Outdoor activities with a healthy dose of curiosity, brought to you by Laure Latham
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The science of snow for kids also means spending time outside to have fun. It’s basically a win-win for parents. While kids are playing with snow, they are learning stuff too! Think school science fair meets snow day. Snowy winters are perfect opps to teach your kids that nature is also part science. I’ve listed a few fun snow science facts as well as experiments to understand snow better. Now, your kids can geek out on tiny crystals better than Elsa in the movie Frozen.
Where does snow come from?
Snow is composed of billions of tiny ice crystals that form when three elements meet:
When dust particles come into contact with water vapour at very cold temperatures, water begins to crystallize. That means that the water vapour immediately becomes ice when it gets to touch a tiny dust particulate. During this process, the ice cristal becomes more and more heavy until it falls down to earth. While it falls, the ice cristal continues to stretch because of other ice crystals clumping to it. That’s why snow falls less rapidly than rain does. Though all snowflakes are hexagonal when they begin to form, each snowflake is unique when it reaches the ground. The colder the weather is, the sharper the pointers of the ice crystals become. When the temperature is around 0°C/32F, the snowflakes come with a rounder shape.
Chemistry Central |Melting Snow and Ice with Salt and Sugar
If your kids have seen cold winter places, they’ve probably seen salt on sidewalks and roads. The reason salt is used is that it lowers the freezing point of water. Think of the sea during a severe winter storm. It’s so salty that it hardly ever freezes over. Same principle. Now, there are other compounds that melt snow and sugar is one of them. Of course, it might be sticky to sprinkle sugar on sidewalks but your kids can try this experiment.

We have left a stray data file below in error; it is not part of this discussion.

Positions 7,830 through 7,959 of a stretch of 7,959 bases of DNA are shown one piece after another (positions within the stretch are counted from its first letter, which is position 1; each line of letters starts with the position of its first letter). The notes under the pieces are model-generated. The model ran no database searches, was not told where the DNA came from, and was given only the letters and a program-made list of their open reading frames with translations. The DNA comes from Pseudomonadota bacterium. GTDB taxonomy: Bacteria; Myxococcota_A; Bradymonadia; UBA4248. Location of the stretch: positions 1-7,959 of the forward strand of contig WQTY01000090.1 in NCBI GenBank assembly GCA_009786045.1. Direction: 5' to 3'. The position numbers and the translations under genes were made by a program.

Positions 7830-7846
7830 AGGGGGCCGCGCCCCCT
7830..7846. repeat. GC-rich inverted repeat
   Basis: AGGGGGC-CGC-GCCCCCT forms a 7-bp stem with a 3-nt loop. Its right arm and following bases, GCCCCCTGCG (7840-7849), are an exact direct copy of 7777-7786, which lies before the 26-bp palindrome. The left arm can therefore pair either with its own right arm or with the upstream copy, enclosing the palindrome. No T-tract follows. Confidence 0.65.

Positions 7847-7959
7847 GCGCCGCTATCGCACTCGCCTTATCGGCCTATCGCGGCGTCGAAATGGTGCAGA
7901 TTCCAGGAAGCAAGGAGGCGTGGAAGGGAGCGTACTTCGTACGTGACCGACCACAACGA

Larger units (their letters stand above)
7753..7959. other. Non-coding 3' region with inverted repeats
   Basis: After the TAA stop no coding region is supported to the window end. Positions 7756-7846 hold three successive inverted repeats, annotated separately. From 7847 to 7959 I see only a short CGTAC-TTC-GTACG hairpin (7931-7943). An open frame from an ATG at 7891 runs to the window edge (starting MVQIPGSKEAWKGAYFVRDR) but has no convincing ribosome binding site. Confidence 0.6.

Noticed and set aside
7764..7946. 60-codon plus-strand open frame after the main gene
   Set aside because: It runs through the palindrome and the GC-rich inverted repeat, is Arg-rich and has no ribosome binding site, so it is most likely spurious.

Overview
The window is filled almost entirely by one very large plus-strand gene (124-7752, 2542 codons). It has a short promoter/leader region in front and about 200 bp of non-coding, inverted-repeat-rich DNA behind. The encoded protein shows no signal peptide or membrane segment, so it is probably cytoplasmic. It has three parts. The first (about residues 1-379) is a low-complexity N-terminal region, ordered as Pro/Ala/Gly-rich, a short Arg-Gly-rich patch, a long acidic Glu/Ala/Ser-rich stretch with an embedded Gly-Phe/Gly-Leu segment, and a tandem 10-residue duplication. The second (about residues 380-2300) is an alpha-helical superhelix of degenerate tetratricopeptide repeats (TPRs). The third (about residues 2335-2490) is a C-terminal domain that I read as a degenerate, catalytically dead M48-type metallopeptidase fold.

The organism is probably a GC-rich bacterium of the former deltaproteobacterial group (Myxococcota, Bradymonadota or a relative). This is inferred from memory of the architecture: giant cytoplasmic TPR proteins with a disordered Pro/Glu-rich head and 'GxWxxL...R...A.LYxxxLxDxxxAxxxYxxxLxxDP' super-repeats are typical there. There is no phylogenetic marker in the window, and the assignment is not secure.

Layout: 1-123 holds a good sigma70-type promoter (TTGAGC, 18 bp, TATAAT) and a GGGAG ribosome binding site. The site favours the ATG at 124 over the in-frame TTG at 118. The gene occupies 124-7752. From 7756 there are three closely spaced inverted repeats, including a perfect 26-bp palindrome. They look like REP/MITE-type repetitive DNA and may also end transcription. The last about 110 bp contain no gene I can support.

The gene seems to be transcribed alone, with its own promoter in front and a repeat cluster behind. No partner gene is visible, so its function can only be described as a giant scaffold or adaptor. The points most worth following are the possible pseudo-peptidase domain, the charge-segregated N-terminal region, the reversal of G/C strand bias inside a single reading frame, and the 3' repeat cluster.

You’ll find out that salt is the most efficient way to melt snow. If you don’t have snow around but want to try this experiment at home, try this instead.
You will find that the plain water freezes, the sugar water becomes slush and the salt water doesn’t freeze. That’s the effect of freezing point depression. You have demonstrated that some compounds added to water lower its freezing temperature. You can also try this experiment with other items that dissolve in water: instant coffee granules, powdered chocolate, or food coloring. Have fun!
How to Catch a Snowflake and Keep It Forever
Snowflakes are beautiful but short-lived. As soon as they land on a surface, they start to melt and their beautiful structure turns into a smudge. If you’re patient and careful, you can catch a snowflake and preserve it like a work of art.
You can also try this method with regular school glue.
How to Photograph A Snowflake with Your iPhone and a $5 budget
Outdoorsy dad and iPhone photographer Ben Woodworth is lucky to live in Michigan where winters are cold and very snowy. With the addition of a simple clip-on macro lens bought on Amazon for his iPhone, he managed to take amazing photographs of snow crystals. You can check his Instagram account here. His secret? Like all avid winter photographers, he knows that snowflakes melt very rapidly on organic surfaces. He used his dark backpack as a backdrop for his remarkable close-ups. If you’re doing like him, carry a dark umbrella or dark fabric so that the contrast between the snowflakes and the backdrop is sharp.
How to Photograph a Snowflake with Your Regular Point-and-Shoot
I took this photo of snowflakes caught in my daughter’s fake fur coat with my regular point and shoot camera. Granted, it’s not the most impressive snowflake photograph you’ll ever see but you can clearly see the structure of the snowflake in the middle. I used the macro setting, stepped back, zoomed as much as I could and snapped a series of pictures. No expensive DSLR and tripods needed for funky results. Try it!
See Snowflakes Under A Microscope
Discover the Different Shapes of Snowflakes
I hope that you’ve enjoyed this post on the science of snow and that it will inspire you to try a few experiments with your kids next time you enjoy a snowy winter day. Have fun!